No shortcuts on EU pathway: fundamental reforms in the rule of law are required

This year’s European Commission (EC) report on Montenegro conveys a realistic and comprehensive assessment of state of play in all areas of negotiations, with well-deserved criticism in key areas; it also provides guidelines and advice which indicate that unblocking and pushing ahead with the negotiation process is not mission impossible for Montenegro. The EC underlines how crucial the new government’s commitment to carrying out reforms within the European agenda is to achieving progress.

Montenegro’s progress towards the European Union has been hampered by deep polarization, political instability, and a judicial reform deadlock. The government and parliament of Montenegro have on multiple occasions disregarded the recommendations of the European Commission and/or the Venice Commission, as noted in the report. This is a blatant illustration of our country’s democratic deficit. Let us hope that the newly elected parliament and executive branch will abandon this practice and go back to creating policies and reaching decisions as based on democratic standards.

The European Commission’s report on Montenegro points to a lack of action in the public interest, as our politicians were even willing to escalate the constitutional crisis in order to secure short-term gains for their respective political parties. This is a direct warning to political players that their efforts to undermine democratic institutions and processes did not go unnoticed, with an expectation that the new incumbency will start acting in the best interest of all citizens.

The EC places special emphasis on the country’s complex and divisive political climate, which is largely due to the caretaker government and parliament’s inability to muster enough support for the required reforms. It is highlighted that accountability of the political system is compromised by a lack of legislative framework that would put a cap on powers of a caretaker government and dissolved parliament. The CDT has long been advocating for the adoption of the Law on Government and the Law on Parliament, which would regulate how the two branches of government relate to one another.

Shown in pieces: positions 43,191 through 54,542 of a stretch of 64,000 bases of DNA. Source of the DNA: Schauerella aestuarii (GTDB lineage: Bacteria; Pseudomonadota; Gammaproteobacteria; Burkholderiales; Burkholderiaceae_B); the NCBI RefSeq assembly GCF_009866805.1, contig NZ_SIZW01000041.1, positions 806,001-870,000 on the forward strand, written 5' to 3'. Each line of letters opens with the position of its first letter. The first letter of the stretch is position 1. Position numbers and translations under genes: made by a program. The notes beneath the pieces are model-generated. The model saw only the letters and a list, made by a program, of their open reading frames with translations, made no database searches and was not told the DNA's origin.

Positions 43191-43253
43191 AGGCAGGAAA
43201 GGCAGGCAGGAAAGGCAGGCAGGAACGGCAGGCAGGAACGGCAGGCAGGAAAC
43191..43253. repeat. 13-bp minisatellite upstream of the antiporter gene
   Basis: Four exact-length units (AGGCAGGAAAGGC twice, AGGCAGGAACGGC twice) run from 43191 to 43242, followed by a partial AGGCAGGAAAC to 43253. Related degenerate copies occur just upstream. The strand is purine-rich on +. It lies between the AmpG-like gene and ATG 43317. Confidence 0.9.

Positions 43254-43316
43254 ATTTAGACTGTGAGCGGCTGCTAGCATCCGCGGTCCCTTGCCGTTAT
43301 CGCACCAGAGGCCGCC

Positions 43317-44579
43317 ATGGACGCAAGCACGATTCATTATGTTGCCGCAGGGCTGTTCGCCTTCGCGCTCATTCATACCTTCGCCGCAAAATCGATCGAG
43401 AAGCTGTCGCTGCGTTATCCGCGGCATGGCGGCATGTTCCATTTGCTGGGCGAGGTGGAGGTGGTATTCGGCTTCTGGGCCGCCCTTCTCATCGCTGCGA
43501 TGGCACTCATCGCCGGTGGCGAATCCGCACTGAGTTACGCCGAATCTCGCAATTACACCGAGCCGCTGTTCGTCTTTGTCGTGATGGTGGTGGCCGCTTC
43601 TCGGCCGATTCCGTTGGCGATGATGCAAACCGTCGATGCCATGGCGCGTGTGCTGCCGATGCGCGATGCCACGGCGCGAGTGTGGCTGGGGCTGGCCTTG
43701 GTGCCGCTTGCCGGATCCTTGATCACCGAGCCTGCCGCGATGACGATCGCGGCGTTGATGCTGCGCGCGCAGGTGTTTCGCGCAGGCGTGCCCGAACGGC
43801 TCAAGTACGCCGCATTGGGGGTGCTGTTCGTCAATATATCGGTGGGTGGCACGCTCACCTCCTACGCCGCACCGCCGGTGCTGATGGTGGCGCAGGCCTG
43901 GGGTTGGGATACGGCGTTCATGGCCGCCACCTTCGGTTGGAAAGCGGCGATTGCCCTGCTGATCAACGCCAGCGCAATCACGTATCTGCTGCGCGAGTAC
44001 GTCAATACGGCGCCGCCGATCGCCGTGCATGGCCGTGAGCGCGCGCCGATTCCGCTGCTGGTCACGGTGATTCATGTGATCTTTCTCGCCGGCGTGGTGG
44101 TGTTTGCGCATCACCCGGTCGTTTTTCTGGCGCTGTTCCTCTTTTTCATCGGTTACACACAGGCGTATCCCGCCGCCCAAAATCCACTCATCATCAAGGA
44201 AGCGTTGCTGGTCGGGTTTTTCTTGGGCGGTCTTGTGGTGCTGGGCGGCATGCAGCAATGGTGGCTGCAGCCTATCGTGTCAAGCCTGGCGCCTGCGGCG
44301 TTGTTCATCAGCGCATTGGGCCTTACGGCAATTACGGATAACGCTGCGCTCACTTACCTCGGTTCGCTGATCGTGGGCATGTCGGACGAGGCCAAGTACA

The EC singles out judiciary as currently the most challenging facet of rule of law, so progress in this area will be crucial for EU accession.

First and foremost, this will require dialog and consensus around the election of senior judicial role holders, including the seventh judge of the Constitutional Court, members of the Judicial Council, and the Supreme State Prosecutor. The CDT is hoping that MPs will act responsibly and adhere to the principles of merit and transparency in the election of these judicial officers, as pointed out by the EC, instead of reverting to partisan trade-offs, as they have done in the past.

The Special State Prosecutor’s Office was commended in the report for its agility in launching multiple high-profile investigations, which seem to point to a pervasive presence of organized crime and corruption in state institutions, including the most senior levels of the judiciary and law enforcement. The European Commission finds that Montenegro’s judicial system needs to respond in a strong, relentless, coherent, and straightforward manner.

Apart from choosing the best-ranked candidates for most senior posts, regardless of their party affiliation, ensuring proper working conditions for prosecution and courts must also be the government’s top priority in order to meet these demands. The new government’s challenge is to never again let Montenegro be on the receiving end of a devastating assessment that our most important institutions operate in subpar conditions that do not meet the minimum standards required by the European Union.

The EC has called for the electoral legislation reform, and the new convocation of parliament finally has the chance to put this process in motion. The State Election Commission (SEC) is said to have improved its transparency, but still remains to be politicized, which undermines its impartiality in holding elections and leaves room for decisions that are questionable from a legal standpoint. Yesterday, CDT urged the Parliament of Montenegro and all MP groups to expedite the work of the Electoral Legislation Reform Committee as soon as possible. Both opposition and government MPs must demonstrate that they will not tolerate flawed and semi-democratic electoral procedures, and show commitment to depoliticizing electoral administration, tidying up the electoral roll, introducing open lists, and shielding elections from foreign meddling.

The European Commission expresses concern about the growing polarization along ethnical lines, disinformation, ethno-nationalism and hate speech and stresses the need to combat online harassment and disinformation without undue restrictions on freedom of expression. It also says that a number of online web portals, including certain news outlets with sizable readership, continued to operate unregistered, thus breaching the applicable media laws. CDT has repeatedly been warning institutions and pushing for a systemic approach in tackling this issue, and recommended policies and measures for halting the spread of disinformation, which have become a crucial instrument for undermining democracy and democratic processes in our country.

The European Commission has also observed an increased frequency with which high-ranking politicians disparage the work of civil society organizations. We hope that our decision makers will demonstrate greater capability for acknowledging the role that NGOs play in a society, and accepting criticisms and different points of viewers.

Milica Kovacevic, CDT Program Director